Great MN Schools: $50,000 to engage racially diverse cohorts of parents and community members in a process to review existing quality measures for schools and understand what resonates with families to develop a multi-measure performance rating framework that considers students’ academic and social/emotional needs.
Hamline University: $16,325 to increase the accessibility of the university’s Minnesota Educational Equity Edcamp, an unconventional conference that provides opportunities for teachers, administrators, community members, and equity-focused leaders to learn from and network with others who are passionate about education equity and justice.
Hiawatha Academies: $60,000 to support teams focused on restorative practices as they attend trainings, review data, and implement new school culture policies to reduce suspensions and disciplinary action that disproportionately affects students of color and those receiving special education services.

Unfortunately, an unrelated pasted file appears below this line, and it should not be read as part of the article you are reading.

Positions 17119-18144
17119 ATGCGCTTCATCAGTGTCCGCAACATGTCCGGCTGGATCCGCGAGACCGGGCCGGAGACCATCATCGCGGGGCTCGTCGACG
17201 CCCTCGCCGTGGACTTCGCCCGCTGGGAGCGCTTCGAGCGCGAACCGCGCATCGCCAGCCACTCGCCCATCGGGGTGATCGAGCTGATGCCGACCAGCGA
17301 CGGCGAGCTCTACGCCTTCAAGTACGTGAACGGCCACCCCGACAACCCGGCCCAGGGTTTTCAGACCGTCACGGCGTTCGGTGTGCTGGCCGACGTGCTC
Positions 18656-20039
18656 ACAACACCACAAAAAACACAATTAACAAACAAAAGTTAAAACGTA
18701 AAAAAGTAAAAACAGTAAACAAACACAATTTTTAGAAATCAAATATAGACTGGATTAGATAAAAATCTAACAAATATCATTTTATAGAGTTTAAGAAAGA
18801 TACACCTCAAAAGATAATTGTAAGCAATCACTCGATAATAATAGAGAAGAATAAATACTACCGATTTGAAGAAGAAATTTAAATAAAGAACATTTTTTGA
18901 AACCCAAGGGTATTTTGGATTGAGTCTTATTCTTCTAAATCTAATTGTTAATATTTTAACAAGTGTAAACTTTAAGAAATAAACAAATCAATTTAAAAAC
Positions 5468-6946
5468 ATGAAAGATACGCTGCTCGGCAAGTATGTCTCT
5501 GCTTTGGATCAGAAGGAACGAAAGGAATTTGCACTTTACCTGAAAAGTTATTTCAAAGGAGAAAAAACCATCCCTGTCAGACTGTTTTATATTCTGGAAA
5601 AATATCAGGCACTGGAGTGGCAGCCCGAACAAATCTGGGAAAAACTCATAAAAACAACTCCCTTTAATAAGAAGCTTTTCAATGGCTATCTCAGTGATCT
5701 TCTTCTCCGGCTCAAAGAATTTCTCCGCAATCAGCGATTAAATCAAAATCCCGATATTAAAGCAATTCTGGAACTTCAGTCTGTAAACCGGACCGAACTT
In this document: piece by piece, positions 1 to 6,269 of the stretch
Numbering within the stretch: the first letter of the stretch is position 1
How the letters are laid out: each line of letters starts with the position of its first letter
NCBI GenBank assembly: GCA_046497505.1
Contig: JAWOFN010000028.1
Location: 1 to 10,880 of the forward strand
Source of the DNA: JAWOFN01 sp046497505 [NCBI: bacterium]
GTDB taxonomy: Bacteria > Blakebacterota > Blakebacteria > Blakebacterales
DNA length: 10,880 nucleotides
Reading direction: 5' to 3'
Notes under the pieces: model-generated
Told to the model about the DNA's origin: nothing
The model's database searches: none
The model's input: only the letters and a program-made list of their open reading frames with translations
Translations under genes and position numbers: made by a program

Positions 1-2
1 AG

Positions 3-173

Innocent Technologies: $60,000 to train and coach teachers and school staff members at three Minneapolis middle schools (Field, Anthony, and Northeast) on anti-racist relationship building methodology, and to support the integration of these practices into school strategies to support every child, especially children of color.
Juxtaposition Arts: $41,000 to analyze JXTALabs’ paid apprenticeships and Pathways to Colleges and Careers model to understand the potential replicability of its culturally reflective leadership, youth voice, mentorships, and other elements that support youth to gain the skills needed for successful futures in other education and career spaces.
Minneapolis Public Schools: $75,000 to support school leaders at 15 racially isolated and high-needs schools as they implement site-based equity and family engagement strategies and support the recruitment and retention of high-quality, diverse teachers.
Minnesota Education Equity Partnership: $50,000 for advocacy, research, policy analysis, and convening to advance racial equity in Minnesota’s education system through shifts in education policies and practices related to school climate, leadership development, teacher diversity, multi-lingual learners, and college completion.